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Boost your mood

Simple Ways to Boost your Mood

Easy and simple ways to make your year a positive one.

Everyone could use some cheering up—or mood boosting—every once in a while. While our personal circumstances vary widely, there are aspects to our happiness that we can control. Here is a list of ways you can boost your mood and perhaps, somebody else’s! 

 Listen to good music and have a dance party: Throw on some of your favorite music and get moving! Sometimes one of the best ways to get out of a funk is to dance it out. It’s bound to make you smile.

  • Do something kind for someone: Helping others can be as simple as sending a kind message. It’s a small and simple way you can uplift someone else, all the while uplifting yourself.
  • Join a bookclub: Virtual book clubs provide you the opportunity to socialize, connect and read! Reading books can transport you to another world full of excitement and intrigue.
  • Listen to an intriguing podcast: There are so many free podcasts at our disposal, many of which are funny and engaging. Try listening to one of your favorites while you walk, exercise or work.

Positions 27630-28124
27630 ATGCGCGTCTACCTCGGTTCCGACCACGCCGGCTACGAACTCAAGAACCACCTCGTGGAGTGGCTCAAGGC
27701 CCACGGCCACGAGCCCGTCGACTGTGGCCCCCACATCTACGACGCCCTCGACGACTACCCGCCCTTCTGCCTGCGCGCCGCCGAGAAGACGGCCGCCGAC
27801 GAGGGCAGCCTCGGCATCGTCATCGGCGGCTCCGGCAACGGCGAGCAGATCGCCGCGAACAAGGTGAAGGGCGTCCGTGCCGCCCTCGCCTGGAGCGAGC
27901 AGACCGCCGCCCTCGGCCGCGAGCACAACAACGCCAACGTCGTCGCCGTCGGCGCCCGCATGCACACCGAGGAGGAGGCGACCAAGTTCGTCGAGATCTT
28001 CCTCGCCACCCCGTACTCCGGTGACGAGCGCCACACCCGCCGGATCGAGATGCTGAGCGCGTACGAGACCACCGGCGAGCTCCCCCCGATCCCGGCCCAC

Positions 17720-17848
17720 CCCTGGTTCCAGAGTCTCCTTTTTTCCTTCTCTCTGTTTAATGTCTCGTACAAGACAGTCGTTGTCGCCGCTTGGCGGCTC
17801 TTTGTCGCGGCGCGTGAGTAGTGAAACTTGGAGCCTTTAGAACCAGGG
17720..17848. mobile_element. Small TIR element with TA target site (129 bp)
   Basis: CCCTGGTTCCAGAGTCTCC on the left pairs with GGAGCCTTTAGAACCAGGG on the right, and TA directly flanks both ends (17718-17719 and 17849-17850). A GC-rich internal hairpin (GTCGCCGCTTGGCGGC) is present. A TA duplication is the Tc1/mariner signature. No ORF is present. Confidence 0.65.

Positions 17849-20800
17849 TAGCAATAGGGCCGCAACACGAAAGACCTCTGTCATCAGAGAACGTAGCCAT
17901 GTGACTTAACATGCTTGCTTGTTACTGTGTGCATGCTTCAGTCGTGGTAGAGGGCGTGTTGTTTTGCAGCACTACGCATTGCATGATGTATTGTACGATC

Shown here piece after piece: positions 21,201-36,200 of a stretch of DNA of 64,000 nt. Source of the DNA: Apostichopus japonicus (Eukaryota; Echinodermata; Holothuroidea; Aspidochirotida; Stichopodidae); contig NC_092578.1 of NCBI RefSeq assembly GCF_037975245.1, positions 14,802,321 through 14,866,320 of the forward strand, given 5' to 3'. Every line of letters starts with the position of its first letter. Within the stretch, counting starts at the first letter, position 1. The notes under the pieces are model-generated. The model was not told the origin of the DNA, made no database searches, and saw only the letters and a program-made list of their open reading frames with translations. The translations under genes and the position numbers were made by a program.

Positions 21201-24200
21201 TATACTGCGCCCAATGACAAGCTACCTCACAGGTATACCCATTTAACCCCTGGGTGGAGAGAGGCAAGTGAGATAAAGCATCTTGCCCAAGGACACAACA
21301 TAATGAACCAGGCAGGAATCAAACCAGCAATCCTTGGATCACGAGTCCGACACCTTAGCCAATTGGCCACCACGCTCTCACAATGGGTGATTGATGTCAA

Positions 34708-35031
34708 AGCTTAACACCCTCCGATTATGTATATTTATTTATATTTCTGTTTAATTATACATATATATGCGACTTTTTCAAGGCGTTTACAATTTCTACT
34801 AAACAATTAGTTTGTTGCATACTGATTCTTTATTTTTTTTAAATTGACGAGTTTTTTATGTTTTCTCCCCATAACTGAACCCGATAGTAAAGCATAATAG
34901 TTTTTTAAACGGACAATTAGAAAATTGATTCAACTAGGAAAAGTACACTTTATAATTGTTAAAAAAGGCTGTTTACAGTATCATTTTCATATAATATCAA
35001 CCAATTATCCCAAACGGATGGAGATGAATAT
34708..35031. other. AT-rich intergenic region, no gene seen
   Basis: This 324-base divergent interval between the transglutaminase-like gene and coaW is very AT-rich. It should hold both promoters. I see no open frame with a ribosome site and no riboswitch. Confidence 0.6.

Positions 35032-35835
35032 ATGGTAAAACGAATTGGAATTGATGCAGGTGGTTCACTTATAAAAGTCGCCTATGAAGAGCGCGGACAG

• Watch a favorite show: Have some free time? Watch a show that makes you laugh. Or watch a YouTube video that makes you smile. There are many uplifting videos

  • Talk to someone: Nourishing relationships with our loved ones can be especially difficult during our world’s unpredicted stay-home mandates and quarantines. Many of us are susceptible to loneliness, but through modern technology (like FaceTime, Zoom and Google Meetings) we can find ways to connect with our loved ones.

While COVID-19 has been unprecedented and perhaps outside of our control, there are ways we can cultivate a life of happiness and positivity in the future. Try some of these suggestions for ways you can bring greater harmony into your life.

If you’re struggling with prolonged feelings of loneliness and depression, please reach out for support and help. We offer a wide range of services including support groups, specialized programs and experienced mental health professionals.


This article first appeared in the February 2021 edition of the HealthPerks newsletter.

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